The Pledge of Allegiance to the Flag of the United States of America must be recited in all schools.
This current opposition to the Pledge of Allegiance is based on a misunderstanding of what allegiance is being pledged to when it's being recited.
In an age where our civil liberties and constitutional rights are assaulted by the Federal government, a resurgence of opposition to saying the Pledge of Allegiance has surfaced.
The pledge within itself is good and contributes for preserving an ethos of liberty and standing for justice within its inhabitants.
It is best to first recognize what the Pledge of Allegiance is not. The Pledge of Allegiance is not a statement of loyalty to the President of the United States of America or to the federal government. It is not anything like the oaths of allegiance that German soldiers made to Adolf Hitler.
If it is not a promise to obey a man or the federal government or a statement of compliance.
What is the Pledge of Allegiance?
The Pledge of Allegiance was penned by Francis Bellam in 1892 to kindle a spirit of patriotism and national pride among American schoolchildren.
Bellam described the purpose of the pledge as an effort to instill a mindset of loyalty to country and pride for America in pupils. "At the beginning of the (1890s) patriotism and national feeling was at a low ebb. The patriotic ardor of the Civil War was an old story. The time was ripe for a reawakening of simple Americanism and the leaders in the new movement rightly felt that patriotic education should begin in the public schools."
The original version of the Pledge of Allegiance written by Bellam read as, "I pledge allegiance to my Flag and the Republic for which it stands, one nation indivisible, with liberty and justice for all."
The pledge, when cited as Bellam wrote it or when solemnly pronounced today in its current form, is a statement of loyalty to one's country.
When it is said today in its current form, it is a statement of recognition that America is a republic, a country governed by elected officials that are subject to the voting public.
The pledge is also an affirmation that it is not to be divided again and undergo a civil war. It is an acknowledgment that the United States of America is a nation that must always strive for liberty and justice for all its inhabitants according to the laws.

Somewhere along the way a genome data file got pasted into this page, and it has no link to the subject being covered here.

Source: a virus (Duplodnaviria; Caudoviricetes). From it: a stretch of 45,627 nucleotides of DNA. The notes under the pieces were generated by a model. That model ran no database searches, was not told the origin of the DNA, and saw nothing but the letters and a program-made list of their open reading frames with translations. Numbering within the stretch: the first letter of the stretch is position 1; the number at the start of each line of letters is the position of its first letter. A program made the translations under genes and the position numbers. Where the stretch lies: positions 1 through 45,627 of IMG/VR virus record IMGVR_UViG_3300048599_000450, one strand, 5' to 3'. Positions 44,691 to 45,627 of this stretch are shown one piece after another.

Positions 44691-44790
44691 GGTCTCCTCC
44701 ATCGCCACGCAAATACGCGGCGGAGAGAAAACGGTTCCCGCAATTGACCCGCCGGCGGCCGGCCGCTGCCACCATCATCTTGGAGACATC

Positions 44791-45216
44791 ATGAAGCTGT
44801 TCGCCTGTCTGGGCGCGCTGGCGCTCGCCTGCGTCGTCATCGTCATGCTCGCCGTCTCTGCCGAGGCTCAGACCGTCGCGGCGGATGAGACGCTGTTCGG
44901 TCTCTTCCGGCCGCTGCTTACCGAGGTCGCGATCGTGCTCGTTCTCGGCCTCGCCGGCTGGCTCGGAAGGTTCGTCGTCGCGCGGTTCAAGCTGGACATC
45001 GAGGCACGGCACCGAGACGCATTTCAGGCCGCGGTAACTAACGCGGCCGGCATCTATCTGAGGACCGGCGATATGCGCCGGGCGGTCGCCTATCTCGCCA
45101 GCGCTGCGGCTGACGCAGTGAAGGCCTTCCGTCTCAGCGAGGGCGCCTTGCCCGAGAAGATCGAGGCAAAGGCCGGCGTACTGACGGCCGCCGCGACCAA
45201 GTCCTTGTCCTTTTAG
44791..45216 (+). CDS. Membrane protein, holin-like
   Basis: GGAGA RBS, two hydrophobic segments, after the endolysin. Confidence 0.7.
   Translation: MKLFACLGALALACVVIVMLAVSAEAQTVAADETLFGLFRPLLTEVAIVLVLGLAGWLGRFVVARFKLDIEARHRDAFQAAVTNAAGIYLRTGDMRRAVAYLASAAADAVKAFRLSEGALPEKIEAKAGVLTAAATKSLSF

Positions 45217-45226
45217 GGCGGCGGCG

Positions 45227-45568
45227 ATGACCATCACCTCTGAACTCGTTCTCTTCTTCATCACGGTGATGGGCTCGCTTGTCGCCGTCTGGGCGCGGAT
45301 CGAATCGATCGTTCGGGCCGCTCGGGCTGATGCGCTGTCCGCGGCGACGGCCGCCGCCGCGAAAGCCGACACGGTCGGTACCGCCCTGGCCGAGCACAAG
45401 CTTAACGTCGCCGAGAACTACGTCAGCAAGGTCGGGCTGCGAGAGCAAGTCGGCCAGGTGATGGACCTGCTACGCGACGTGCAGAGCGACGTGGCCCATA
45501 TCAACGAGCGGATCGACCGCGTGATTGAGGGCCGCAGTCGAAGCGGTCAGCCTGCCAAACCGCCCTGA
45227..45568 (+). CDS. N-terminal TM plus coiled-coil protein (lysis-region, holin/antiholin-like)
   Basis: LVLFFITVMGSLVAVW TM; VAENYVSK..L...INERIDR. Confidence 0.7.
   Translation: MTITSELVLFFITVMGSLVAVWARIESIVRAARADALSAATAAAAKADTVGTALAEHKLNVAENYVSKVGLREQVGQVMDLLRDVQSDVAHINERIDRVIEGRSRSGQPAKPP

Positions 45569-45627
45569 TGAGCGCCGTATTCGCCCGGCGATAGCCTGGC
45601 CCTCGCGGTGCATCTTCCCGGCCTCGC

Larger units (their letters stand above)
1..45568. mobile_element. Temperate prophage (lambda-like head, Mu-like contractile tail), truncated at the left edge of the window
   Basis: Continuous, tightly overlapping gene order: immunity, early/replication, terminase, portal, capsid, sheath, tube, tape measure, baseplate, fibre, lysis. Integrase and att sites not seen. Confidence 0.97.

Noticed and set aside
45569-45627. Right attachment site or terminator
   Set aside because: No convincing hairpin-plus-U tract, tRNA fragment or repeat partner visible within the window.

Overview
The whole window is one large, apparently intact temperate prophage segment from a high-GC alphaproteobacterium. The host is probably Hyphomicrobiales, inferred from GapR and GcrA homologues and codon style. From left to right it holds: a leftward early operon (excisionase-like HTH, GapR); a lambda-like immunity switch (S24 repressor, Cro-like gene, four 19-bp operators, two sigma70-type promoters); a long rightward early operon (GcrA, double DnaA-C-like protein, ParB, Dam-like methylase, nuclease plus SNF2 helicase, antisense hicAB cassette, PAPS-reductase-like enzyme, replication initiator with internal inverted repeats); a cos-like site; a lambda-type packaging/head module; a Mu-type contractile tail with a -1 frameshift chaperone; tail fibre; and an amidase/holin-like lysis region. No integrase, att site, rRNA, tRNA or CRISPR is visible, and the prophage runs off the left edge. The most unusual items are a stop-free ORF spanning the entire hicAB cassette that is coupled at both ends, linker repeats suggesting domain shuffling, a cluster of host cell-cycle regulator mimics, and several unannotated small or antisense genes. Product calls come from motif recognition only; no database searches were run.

Initially, the Pledge of Allegiance is just an oath of loyalty to the nation and a statement of agreement that America is supposed to be a free and fair country in which citizens may freely exercise their faith.
What is wrong with this? Nothing.
The pledge is inherently good and must be said in schools an at public events. This country's intended design for the flourish and advancement of freedom and equality makes it a nation where one can strive to become whatever he/she aspires to be.
The ideals of liberty, justice, and opportunity are espoused and represented by the flag.
Now, one might take issue to the pledge due to its words of "to the flag."
One does not need to be an expert in vexillology ,the study of flags, to know that flags are just representations of a given thing and the best qualities of it.
It must be noted that the Flag is merely a symbol of America and what it is about according to what the Pilgrim Fathers, Founding Fathers, and Framers of the Constitution intended.
This is easily deduced by the pledge's words of "to the flag of the United States of America, and to the Republic for which it stands," The pledge when read entirely conveys that the flag represents what America is about. When one says the pledge, he/she is affirming loyalty to America and what America is about.
The Pledge of Allegiance is a statement that must be kept in all schools of the United States of America in all its 50 states, three commonwealths, and three inhabited territories. It is a beautiful declaration of loyalty to America and all that makes it great.